AS and A Level: The Merchant of Venice

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  1. Shylock is solely responsible for the tragedy that unfolds To what extent, do you agree or disagree with this.

    No individual character is to solely blame for the occurrence of tragic events in Shakespeare's tragedy genre plays, such as Merchant of Venice, where numerous characters and conventions of society contribute to the occurrence of a chain of events that leads to tragedy While Bassano is responsible for a portion of the tragedy, Shylock is the key antagonist primarily responsible for the tragedy that unfolds throughout the play and generates an occurrence of chain of tragic events due to his stubbornly wish for retribution, on the basis of the actions of Antonio's friend.

    • Length: 844 words
  2. Who contributes more to The Merchant of Venice Shylock or Portia?

    I am a Jew" This listing technique emphasises Shylock's fury and distress. Antonio has clearly gone out of his way to cause Shylock trouble in the past, therefore providing Shylock with many reasons to despise him and seek revenge. The techniques used in this speech allow the audience to feel sympathy towards Shylock, due to the harsh tormenting he has suffered unfairly for reasons in the past. Shylock's vengefulness suddenly becomes apparent when he suggests an obscure bond. "If you repay me not on such a day, in such a place, such sum or sums as are expressed in the condition, let the forfeit be nominated for an equal pound of your fair flesh".

    • Length: 1512 words
  3. Antonio and Portia comparison - Scene 1 and 2

    As Portia is rich, Bassanio feels that he cannot arrive at Belmont without money and asks Antonio to lend him some. Bassanio argues that if Antonio were prepared to lend him more money he could use it to repay all of his debt; Bassanio illustrates this with the idea he had as a schoolboy, he would shoot an arrow in the same direction as the one that he had lost to find both. Antonio then explains that although all his "fortunes are at sea" and he had no money or commodities, Bassanio can still go to Venice to try and get "credit" in his name.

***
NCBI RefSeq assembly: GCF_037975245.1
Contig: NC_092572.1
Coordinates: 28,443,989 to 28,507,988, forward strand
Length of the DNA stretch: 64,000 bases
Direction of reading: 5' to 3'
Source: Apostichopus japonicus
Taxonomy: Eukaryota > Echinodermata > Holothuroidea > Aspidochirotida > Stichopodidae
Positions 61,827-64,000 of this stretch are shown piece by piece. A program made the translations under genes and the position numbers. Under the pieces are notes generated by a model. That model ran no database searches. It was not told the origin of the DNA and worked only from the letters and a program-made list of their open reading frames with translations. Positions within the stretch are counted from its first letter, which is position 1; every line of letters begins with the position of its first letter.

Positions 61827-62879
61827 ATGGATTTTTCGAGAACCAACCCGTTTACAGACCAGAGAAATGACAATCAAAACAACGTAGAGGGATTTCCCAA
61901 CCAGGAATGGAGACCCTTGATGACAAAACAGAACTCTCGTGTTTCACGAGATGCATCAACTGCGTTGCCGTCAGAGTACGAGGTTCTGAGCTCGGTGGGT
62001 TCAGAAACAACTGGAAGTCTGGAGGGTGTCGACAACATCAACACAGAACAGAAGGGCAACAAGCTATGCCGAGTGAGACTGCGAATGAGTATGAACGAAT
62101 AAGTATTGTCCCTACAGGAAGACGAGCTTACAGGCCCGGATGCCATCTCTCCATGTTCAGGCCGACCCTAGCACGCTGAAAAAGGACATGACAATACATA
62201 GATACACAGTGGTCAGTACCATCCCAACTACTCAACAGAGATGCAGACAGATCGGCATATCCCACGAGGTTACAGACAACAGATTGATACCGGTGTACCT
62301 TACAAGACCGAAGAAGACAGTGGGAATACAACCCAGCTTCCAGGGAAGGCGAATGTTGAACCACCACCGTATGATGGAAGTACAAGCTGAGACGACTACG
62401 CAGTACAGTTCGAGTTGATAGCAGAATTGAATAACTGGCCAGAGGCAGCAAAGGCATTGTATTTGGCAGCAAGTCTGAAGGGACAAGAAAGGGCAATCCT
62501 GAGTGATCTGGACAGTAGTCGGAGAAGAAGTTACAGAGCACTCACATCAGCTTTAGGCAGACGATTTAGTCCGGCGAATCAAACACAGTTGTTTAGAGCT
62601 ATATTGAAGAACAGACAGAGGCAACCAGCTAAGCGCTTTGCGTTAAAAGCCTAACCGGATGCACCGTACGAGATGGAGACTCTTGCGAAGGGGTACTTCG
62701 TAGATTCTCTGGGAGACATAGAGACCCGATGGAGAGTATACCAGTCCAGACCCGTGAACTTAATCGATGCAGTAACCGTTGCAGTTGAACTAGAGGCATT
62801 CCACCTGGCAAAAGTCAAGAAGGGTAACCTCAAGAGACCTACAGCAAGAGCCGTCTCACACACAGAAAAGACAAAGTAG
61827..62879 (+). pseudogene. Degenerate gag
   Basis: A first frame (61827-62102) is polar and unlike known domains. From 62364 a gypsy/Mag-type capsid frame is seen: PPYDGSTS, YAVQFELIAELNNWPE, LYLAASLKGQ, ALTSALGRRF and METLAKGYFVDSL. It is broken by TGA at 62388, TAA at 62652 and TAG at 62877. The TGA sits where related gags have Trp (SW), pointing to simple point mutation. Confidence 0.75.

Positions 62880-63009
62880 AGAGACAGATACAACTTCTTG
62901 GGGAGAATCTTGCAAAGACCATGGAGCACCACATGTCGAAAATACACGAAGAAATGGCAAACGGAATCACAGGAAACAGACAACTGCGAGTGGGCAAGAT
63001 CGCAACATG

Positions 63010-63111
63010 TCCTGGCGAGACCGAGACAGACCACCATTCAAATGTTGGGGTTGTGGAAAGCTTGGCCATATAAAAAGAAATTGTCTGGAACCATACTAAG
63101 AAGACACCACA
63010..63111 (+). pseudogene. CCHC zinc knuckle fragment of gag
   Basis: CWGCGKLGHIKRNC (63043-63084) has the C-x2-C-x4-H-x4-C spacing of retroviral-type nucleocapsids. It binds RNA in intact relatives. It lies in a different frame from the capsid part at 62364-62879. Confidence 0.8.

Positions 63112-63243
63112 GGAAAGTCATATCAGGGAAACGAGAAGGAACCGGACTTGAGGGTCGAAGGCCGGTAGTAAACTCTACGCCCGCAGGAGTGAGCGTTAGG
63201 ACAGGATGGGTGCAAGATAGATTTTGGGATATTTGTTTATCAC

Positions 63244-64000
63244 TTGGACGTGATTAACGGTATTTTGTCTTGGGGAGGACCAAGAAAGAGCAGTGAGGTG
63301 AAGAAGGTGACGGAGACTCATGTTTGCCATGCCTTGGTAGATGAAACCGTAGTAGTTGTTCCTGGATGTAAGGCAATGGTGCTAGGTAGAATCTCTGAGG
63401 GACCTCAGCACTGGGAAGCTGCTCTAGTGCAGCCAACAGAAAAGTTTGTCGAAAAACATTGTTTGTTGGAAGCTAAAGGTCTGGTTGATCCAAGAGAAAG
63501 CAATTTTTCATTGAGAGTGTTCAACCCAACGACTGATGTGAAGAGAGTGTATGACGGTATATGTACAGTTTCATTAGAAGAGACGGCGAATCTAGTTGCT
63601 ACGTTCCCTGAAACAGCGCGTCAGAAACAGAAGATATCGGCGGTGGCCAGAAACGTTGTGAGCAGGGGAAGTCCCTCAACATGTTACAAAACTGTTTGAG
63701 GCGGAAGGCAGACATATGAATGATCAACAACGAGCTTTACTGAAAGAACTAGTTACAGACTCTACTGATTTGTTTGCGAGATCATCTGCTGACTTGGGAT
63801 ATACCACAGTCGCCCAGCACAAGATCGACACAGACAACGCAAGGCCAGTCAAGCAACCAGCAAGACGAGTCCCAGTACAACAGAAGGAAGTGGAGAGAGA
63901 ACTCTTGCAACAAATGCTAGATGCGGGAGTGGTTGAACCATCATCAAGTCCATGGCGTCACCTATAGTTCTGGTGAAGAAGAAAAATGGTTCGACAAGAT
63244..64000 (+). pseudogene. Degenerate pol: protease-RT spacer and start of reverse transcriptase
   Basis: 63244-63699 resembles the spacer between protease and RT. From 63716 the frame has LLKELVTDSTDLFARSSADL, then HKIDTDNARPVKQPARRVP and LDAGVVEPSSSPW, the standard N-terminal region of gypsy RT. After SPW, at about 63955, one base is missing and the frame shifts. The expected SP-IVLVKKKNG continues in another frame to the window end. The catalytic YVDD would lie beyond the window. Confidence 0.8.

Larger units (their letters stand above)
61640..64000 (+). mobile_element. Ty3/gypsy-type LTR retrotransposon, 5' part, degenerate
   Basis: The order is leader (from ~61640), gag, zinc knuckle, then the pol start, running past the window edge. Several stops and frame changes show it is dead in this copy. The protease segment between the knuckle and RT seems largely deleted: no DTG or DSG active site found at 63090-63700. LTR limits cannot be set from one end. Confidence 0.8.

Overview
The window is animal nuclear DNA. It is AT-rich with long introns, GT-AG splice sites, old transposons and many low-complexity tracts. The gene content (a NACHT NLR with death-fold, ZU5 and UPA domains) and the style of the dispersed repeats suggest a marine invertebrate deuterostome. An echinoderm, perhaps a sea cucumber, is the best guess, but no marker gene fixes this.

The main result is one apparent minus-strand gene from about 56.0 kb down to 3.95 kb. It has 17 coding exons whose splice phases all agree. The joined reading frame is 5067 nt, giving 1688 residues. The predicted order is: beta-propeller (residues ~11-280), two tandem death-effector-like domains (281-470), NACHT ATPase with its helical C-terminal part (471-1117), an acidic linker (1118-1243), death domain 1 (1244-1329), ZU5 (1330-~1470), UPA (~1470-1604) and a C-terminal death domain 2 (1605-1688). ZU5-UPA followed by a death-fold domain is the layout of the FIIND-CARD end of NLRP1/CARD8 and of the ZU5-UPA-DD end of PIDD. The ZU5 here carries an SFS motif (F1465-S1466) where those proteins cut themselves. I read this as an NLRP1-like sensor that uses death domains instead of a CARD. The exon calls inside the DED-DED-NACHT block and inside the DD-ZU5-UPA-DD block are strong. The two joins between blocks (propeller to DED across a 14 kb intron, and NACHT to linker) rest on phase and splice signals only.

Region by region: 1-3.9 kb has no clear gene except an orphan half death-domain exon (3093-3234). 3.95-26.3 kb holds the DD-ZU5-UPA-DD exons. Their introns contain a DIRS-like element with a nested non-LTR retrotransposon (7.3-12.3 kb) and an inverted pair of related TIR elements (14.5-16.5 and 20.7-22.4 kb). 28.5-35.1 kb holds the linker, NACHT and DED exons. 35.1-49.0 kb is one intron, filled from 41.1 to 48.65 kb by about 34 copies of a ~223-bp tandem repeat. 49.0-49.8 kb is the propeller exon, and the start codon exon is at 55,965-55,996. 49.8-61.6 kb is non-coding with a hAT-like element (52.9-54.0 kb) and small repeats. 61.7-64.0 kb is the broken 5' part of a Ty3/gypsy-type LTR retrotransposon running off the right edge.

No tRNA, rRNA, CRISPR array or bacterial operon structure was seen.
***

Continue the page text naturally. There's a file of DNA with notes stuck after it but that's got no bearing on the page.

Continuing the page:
• Length: 714 words
  4. My Perception of Portias Portrayal in the Merchant of Venice

    true for the rest of her courtroom performance in which she uses legal language 'Do you confess the bond?', 'And lawfully by this the Jew may claim / A pound of flesh' - she seems to know all about how trials are supposed to run at a time when women had no role in trade, politics or law, and appears much more quick-witted, intelligent and literate in this scene in comparison to her modest description of herself earlier when Bassanio chooses the right casket 'an unlessoned girl, unschooled, un practised...

    • Length: 1490 words
  5. The Merchant of Venice

    Hath not a Jew eyes? Hath not a Jew hands, organs, dimensions, senses... If you prick us, do we not bleed? If you tickle us do we not laugh? If you poison us, do we not die?" Shylock begins by eloquently reminding the Venetians that all people, even those who are not part of the majority culture, are human. A Jew, he reasons, is equipped with the same faculties as a Christian, and is therefore subject to feeling the same pains, comforts and emotions. Shakespeare's simple use of prose shows the force and real emotions of Shylock's statements. The speech is significant in that it summons a range of emotional reactions to Shylock.

    • Length: 2084 words
  6. Analysing Shylock's Dual-Role as Villain and Victim

    villages at once. One of Shakespeare's contemporaries, the playwright Christopher Marlowe, portrayed one of his Jewish characters, Barabbas, as a villainous, well-poisoning murderer. Shakespeare however, presents Shylock as 'a villain of circumstance', he presents Shylock's motivations as well as his transgressions. Typically, Shylock is an traditional Jew-character, a Jew attacking a Christian. Untypically, the Christian attacked first with his spitting and kicking.A modern audience would most likely blanche at the blatant racism in 'The Merchant Of Venice', but in Elizabethan England, 'Jew' was a word associated with 'criminal' and 'murderer' and so they would be treated as a criminal or murderer was treated.

    • Length: 1535 words
  7. Discuss the presentation of the Christians in 'The Merchant of Venice'